Post Exposure Prophylaxis

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Post Exposure Prophylaxis

  1. 1. Post-Exposure Work Up: What happen in reality? Anucha Apisarnthanarak, M.D. Division of Infectious Diseases Thammasart University Hospital Pratumthani, Thailand
  2. 2. Situation 1 • 45 year-old, Thai woman, with a history of pulmonary fibrosis has been on prednisone and endoxan for 6 months admitted to Thammasart Hospital ICU because of CAP • She was doing well on 10-days cefoperazone- sulbactam and was subsequently extubated • On HD day-11, she develop rash
  3. 3. Varicella Expose in ICU HCWs (Epidemiology) 100,000-200,000 cases/yr post vaccine introduction (1995) -4 million cases/yr pre-vaccine -Cases in adult (>20 yr) <7% Zoster 300,000 cases/yr -Generally in patients >50 yr or immunocompromised Mortality has been reduced post vaccine introduction Atypical presentation could occur in patients who receive vaccine Nguyen, et al. Decline in mortality due to varicella after implementation of varicella vaccination in United States, N Engl J Med, 2005 Vazquez, et al. Varicella vaccine and infection with varicella zoter, N Engl J Med, 2005
  4. 4. Atypical presentation
  5. 5. What should be the most appropriate management? • A) Put the patient on airborne and contact isolation • B) All exposed HCWs in ICU should off work from day 5 to 21 after exposure • C) Offer vaccine for all exposed HCWs • D) Offer VZIG for all exposed HCWs • E) All are correct
  6. 6. Varicella Exposure Among ICU HCW • Transmission Airborne and direct contact with lesions • Transmission can occur from 2 days before to 5 days after rash appears • Lesion non-infectious when crusted Incubation period 10-16 days (range, 10-21 days) Secondary attack rate ~90% in susceptible contacts
  7. 7. Post-exposure management • Establish susceptibility of HCWs • Negative history of known susceptible • Exclude from patient contact form day 10th-21st after last exposure or if compatible symptom develop • Offer VZV vaccine (2 doses separate by 4-8 wks) -Effective in preventing illness or modifying severity, if use within 3-5 days after post-exposure -Vaccine contraindicated for pregnant female or those who become pregnant • Previous vaccinated HCWs • Retest for antibodies • If negative, retest in 5-6 days to determine anamestic response • If negative by 7 days post exposure, then furlough from work or monitor • Risk of transmission of vaccine virus negligible unless vaccinee develop rash
  8. 8. Case Scinario (cont)
  9. 9. Who should be the candidate for vaccine? • A) All HCWs in ICU • B) All exposed HCWs in ICU • C) All HCWs who reported previous history of VZV • D) All HCWs who reported no history of VZV • E) All are correct
  10. 10. Candidate for VZV vaccine • Seroprevalence • >90% adult seropositive (in general) • History of varicella 97-99% predictive of antibodies • Negative or uncertain history 79-93% seropositive
  11. 11. Exposed to Varicella zoster case N = 140 HCWs N = 18 ICU patients Active disease No disease N = 130 HCWs N = 18 patients N = 10 HCWs Cost: ACV to patients Costs : Furlough HCWs occupational health protocol for continuing varicella risk: ACV - Self-reported history - IgG screen - Counsel & vaccinate Occupational health surveillance No reported history of chicken pox Reported history of chicken pox N = 77 N = 53 N Serology Vaccination 30 IgG+ NA Serologic testing Drop out 30 IgG- Yes 23/23 IgG+ N = 30 17 IgG- Declined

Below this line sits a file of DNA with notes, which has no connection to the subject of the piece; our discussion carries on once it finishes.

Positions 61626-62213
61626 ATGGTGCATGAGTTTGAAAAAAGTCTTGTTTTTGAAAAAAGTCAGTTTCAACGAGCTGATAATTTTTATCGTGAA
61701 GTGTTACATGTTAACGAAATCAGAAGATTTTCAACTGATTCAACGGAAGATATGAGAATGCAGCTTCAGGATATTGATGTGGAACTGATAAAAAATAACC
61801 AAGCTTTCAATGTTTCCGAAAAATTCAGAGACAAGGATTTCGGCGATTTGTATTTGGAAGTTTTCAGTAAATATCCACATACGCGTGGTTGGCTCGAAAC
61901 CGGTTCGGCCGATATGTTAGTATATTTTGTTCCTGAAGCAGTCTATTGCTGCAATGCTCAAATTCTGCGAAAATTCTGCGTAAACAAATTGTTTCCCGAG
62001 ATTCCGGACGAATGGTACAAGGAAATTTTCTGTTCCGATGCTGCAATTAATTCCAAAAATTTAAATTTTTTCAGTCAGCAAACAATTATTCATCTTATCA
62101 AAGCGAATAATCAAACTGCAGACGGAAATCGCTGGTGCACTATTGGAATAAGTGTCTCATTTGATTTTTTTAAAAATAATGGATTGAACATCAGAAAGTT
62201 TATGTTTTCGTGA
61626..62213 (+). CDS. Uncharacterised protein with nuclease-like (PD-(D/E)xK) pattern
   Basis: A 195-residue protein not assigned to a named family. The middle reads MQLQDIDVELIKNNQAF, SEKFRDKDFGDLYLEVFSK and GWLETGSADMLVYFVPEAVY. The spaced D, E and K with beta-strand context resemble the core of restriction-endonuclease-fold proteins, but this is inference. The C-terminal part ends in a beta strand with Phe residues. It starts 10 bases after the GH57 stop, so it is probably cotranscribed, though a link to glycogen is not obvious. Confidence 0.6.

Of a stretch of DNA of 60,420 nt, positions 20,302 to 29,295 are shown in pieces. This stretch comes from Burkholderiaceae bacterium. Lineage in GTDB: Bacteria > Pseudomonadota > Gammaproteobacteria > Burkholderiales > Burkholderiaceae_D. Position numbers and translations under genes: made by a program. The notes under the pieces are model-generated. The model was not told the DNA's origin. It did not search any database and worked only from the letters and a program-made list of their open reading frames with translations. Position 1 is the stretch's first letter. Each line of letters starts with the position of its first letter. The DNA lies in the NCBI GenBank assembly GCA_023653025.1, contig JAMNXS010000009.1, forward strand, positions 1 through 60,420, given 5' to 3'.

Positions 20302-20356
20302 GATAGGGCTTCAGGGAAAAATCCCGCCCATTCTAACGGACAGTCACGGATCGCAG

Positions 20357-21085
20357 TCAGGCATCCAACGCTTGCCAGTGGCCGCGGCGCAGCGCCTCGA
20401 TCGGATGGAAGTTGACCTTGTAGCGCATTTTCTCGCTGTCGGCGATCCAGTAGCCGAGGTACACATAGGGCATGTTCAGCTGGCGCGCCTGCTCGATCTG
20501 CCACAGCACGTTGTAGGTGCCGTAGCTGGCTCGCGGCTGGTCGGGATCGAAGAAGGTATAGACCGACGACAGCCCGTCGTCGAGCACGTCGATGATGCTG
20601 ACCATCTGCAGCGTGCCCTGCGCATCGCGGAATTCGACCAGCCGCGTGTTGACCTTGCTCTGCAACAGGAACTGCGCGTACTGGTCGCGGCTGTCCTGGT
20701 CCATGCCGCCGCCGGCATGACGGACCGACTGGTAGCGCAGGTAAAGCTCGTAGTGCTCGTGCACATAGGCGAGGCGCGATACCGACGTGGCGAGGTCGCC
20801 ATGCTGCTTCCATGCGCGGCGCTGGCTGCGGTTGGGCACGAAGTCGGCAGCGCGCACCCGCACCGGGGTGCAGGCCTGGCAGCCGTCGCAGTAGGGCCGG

12. 12. IgG + - + 23 0 Hx - 30 47 Sensitivity = 23 / 53 = 43% Specificity = 17 / 17 = 100% PPV = 23 / 23 = 100% NPV = 47 / 77 = 61%
  13. 13. Post-exposure management Chemoprophylaxis • No role for antivirus Varicella-zoster immunoglobulin • 400-500$ for maximum adult doses • No role for routine use in post-exposure in susceptible HCWs, unless HCWs were know to be high risk for complications or HCWs is not a candidate for, or refuses vaccination
  14. 14. Will VZV vaccine be cost-effective to provide for all HCWs in the hospital? • A) Yes • B) No • C) Not sure
  15. 15. Cost Analysis • Investment in future surveillance & immunization next 300 HCWs (cost 857,094.40 bath for ACV & furloughs) NB: Attack rate = 21.1% Seroprevalence = 55% Apisarnthanarak A, et al. A Varicella zoster outbreak among Thai HCWs. Infect Control Hosp Epidemiol, 06
  16. 16. Outbreak Investigation Steps 1. Confirm the outbreak 7. Formulate hypothesis 2. Prepare for 8. Execute additional investigation studies 3. Initiate emergency 9. Implement control measures measures 4. Create a case- 10. Share results definition 11. Evaluate outbreak 5. Search for additional process cases 6. Characterize outbreak
  17. 17. Quiz: A Thai student present with fever, malaise and rash
  18. 18. What is the most appropriate action? 1. Start this patient on droplet isolation during the whole admission period 2. Start this patient on droplet isolation during the first 24 hours 3. Start this patient on airborne isolation during the first 24 hours 4. Start this patient on airborne isolation during the whole admission period 5. Provide ciprofloxacin to all HCWs for post-exposure prophylaxis
  19. 19. Meningococcemia: Definition of Close Contact • “Person who has had prolonged contact (>8 hours), while in close proximity (<3 ft) to index patient or has been directly exposed to patient secretion (intubation, mouth to mouth CPR) within 1 week before onset until 24 hours after received appropriate therapy” • Classmate or coworkers who did not met the close contact criteria were not included in prophylaxis. Garden P. Prevention of meningococcal disease. NEJM, 2006